New: Using Visual Art Workshops in Research: Loved Objects and Other Tasks
15 January, 1-3 pm, 221 Goodsell, UNSW
For planning purposes, if you are interested and able to come, please let Deborah Lupton know you are attending.

Vicki Harman (University of Surrey, UK)

This workshop explores visual research methods as a way of accessing people’s multi-sensory experiences and affective ties to objects, imaginaries and people. I will be focusing on a research study which used visual art workshops with female survivors of domestic violence living in refuges in England and Portugal. This was an interdisciplinary project involving an artist (Susana Campos) a sociologist (Vicki Harman), and a marketing scholar (Benedetta Cappellini).

In the first part of the workshop I will introduce our project, its aims, rationale and the techniques utilized. I will then invite participants to try a selection of the activities we employed as part of the fieldwork. This will centre on representing objects which fall into certain categories for the participant (e.g. loved, lost, missed and wanted). These activities are optional and no art skills are required! Following this practical activity, there will be an opportunity to discuss how the activity went and how it felt to participate in the tasks.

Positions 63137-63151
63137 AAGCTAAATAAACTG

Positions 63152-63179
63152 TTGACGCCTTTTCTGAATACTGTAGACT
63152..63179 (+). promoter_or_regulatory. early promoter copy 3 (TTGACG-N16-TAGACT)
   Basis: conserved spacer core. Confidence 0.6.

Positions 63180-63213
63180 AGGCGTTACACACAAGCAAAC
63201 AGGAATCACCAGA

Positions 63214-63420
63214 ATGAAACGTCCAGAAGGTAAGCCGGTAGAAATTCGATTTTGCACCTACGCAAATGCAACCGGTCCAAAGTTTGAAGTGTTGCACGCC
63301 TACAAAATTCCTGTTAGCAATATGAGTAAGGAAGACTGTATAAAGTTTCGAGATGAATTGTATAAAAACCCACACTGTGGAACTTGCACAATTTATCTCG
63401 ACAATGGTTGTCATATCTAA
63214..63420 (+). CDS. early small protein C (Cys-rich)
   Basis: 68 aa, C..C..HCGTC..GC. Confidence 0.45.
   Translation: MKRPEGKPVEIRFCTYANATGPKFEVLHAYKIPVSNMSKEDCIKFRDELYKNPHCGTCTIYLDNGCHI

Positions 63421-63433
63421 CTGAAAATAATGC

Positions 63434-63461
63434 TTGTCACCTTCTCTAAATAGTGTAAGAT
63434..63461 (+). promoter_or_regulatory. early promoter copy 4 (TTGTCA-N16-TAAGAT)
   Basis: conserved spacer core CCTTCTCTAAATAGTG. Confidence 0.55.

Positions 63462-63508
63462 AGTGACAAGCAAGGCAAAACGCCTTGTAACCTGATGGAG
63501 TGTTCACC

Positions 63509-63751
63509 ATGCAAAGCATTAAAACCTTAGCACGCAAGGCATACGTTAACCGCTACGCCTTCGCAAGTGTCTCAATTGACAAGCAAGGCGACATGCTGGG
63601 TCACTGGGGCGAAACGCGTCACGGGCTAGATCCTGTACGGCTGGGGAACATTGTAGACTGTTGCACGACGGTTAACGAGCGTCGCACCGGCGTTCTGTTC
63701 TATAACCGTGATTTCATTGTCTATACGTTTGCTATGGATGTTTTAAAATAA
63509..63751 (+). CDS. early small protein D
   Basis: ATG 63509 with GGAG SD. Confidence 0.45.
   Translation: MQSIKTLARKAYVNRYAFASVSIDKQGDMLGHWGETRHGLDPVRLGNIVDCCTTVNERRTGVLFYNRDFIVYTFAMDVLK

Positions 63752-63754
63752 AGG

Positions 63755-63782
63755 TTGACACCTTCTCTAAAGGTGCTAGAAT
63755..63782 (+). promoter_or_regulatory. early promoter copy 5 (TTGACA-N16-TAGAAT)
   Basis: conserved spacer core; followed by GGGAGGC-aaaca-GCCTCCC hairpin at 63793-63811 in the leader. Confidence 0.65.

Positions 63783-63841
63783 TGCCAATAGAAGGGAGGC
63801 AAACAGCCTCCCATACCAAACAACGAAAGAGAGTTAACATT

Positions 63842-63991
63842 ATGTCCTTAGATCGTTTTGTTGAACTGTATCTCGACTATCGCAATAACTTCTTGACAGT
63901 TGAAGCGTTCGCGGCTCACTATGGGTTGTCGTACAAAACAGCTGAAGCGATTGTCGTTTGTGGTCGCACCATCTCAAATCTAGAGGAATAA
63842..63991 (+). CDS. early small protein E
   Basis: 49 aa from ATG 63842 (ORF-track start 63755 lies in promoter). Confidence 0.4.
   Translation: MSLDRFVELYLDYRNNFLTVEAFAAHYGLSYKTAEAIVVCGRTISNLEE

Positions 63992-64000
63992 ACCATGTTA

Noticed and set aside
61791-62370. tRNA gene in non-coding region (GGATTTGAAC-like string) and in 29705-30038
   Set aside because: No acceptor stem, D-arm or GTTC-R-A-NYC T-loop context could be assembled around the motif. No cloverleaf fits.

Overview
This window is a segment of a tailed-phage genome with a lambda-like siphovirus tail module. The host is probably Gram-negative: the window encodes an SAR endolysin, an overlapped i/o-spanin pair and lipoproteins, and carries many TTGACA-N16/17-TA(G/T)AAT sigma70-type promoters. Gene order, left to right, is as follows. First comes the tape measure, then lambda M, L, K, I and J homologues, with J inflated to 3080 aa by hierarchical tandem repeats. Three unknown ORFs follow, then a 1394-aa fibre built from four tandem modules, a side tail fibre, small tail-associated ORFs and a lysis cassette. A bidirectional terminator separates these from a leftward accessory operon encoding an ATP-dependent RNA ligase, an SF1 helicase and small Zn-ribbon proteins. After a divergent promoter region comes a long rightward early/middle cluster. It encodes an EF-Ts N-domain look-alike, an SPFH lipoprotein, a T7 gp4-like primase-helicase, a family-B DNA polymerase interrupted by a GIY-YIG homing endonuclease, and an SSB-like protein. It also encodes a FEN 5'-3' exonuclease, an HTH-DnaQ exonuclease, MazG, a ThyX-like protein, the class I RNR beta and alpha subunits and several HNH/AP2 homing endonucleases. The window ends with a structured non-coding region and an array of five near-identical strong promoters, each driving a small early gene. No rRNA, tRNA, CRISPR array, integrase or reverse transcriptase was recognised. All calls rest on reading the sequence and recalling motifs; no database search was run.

In the second part of the workshop I will present a selection of the images produced by women who participated in the art-based workshops in England and Portugal. I will offer some reflective comments regarding the fieldwork and the findings, paying particular attention to the feminist notion of ‘giving voice’. I will argue that ‘giving voice’ is not unproblematically accomplished by using visual methods. This will be illustrated by discussing key issues that emerged during the fieldwork and when exhibiting the art work generated through the study. The workshop will end with group discussion about the possibilities for utilising similar methods in other spaces (e.g. schools, care homes, public libraries, academic conferences) and in relation to other topics of study.